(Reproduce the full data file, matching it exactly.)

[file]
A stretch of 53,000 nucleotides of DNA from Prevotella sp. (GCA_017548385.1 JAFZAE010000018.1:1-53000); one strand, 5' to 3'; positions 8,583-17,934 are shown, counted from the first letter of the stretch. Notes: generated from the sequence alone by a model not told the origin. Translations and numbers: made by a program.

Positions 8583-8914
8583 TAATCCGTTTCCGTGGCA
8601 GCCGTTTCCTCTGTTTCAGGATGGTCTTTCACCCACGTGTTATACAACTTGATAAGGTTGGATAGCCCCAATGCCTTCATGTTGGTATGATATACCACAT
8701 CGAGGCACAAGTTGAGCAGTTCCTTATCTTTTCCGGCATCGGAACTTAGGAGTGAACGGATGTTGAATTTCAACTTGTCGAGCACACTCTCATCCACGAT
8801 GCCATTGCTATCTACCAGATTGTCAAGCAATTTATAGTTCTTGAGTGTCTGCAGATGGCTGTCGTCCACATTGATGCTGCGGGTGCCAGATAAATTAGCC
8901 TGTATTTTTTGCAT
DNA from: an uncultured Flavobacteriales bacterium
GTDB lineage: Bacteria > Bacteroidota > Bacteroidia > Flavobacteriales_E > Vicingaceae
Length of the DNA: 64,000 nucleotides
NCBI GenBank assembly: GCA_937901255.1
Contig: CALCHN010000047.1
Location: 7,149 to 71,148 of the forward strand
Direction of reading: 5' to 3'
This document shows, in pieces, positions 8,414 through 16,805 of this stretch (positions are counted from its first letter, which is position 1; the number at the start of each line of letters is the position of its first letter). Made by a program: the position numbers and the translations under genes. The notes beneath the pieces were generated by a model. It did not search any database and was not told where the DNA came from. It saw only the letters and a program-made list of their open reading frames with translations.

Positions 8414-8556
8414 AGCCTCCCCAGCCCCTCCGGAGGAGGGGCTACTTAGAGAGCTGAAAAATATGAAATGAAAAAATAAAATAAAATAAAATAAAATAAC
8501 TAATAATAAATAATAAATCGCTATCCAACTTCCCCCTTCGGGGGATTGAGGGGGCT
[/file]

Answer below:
A stretch of 53,000 nucleotides of DNA from Prevotella sp. (GCA_017548385.1 JAFZAE010000018.1:1-53000); one strand, 5' to 3'; positions 8,583-17,934 are shown, counted from the first letter of the stretch. Notes: generated from the sequence alone by a model not told the origin. Translations and numbers: made by a program.

Positions 8583-8914
8583 TAATCCGTTTCCGTGGCA
8601 GCCGTTTCCTCTGTTTCAGGATGGTCTTTCACCCACGTGTTATACAACTTGATAAGGTTGGATAGCCCCAATGCCTTCATGTTGGTATGATATACCACAT
8701 CGAGGCACAAGTTGAGCAGTTCCTTATCTTTTCCGGCATCGGAACTTAGGAGTGAACGGATGTTGAATTTCAACTTGTCGAGCACACTCTCATCCACGAT
8801 GCCATTGCTATCTACCAGATTGTCAAGCAATTTATAGTTCTTGAGTGTCTGCAGATGGCTGTCGTCCACATTGATGCTGCGGGTGCCAGATAAATTAGCC
8901 TGTATTTTTTGCAT
DNA from: an uncultured Flavobacteriales bacterium
GTDB lineage: Bacteria > Bacteroidota > Bacteroidia > Flavobacteriales_E > Vicingaceae
Length of the DNA: 64,000 nucleotides
NCBI GenBank assembly: GCA_937901255.1
Contig: CALCHN010000047.1
Location: 7,149 to 71,148 of the forward strand
Direction of reading: 5' to 3'
This document shows, in pieces, positions 8,414 through 16,805 of this stretch (positions are counted from its first letter, which is position 1; the number at the start of each line of letters is the position of its first letter). Made by a program: the position numbers and the translations under genes. The notes beneath the pieces were generated by a model. It did not search any database and was not told where the DNA came from. It saw only the letters and a program-made list of their open reading frames with translations.

Positions 8414-8556
8414 AGCCTCCCCAGCCCCTCCGGAGGAGGGGCTACTTAGAGAGCTGAAAAATATGAAATGAAAAAATAAAATAAAATAAAATAAAATAAC
8501 TAATAATAAATAATAAATCGCTATCCAACTTCCCCCTTCGGGGGATTGAGGGGGCT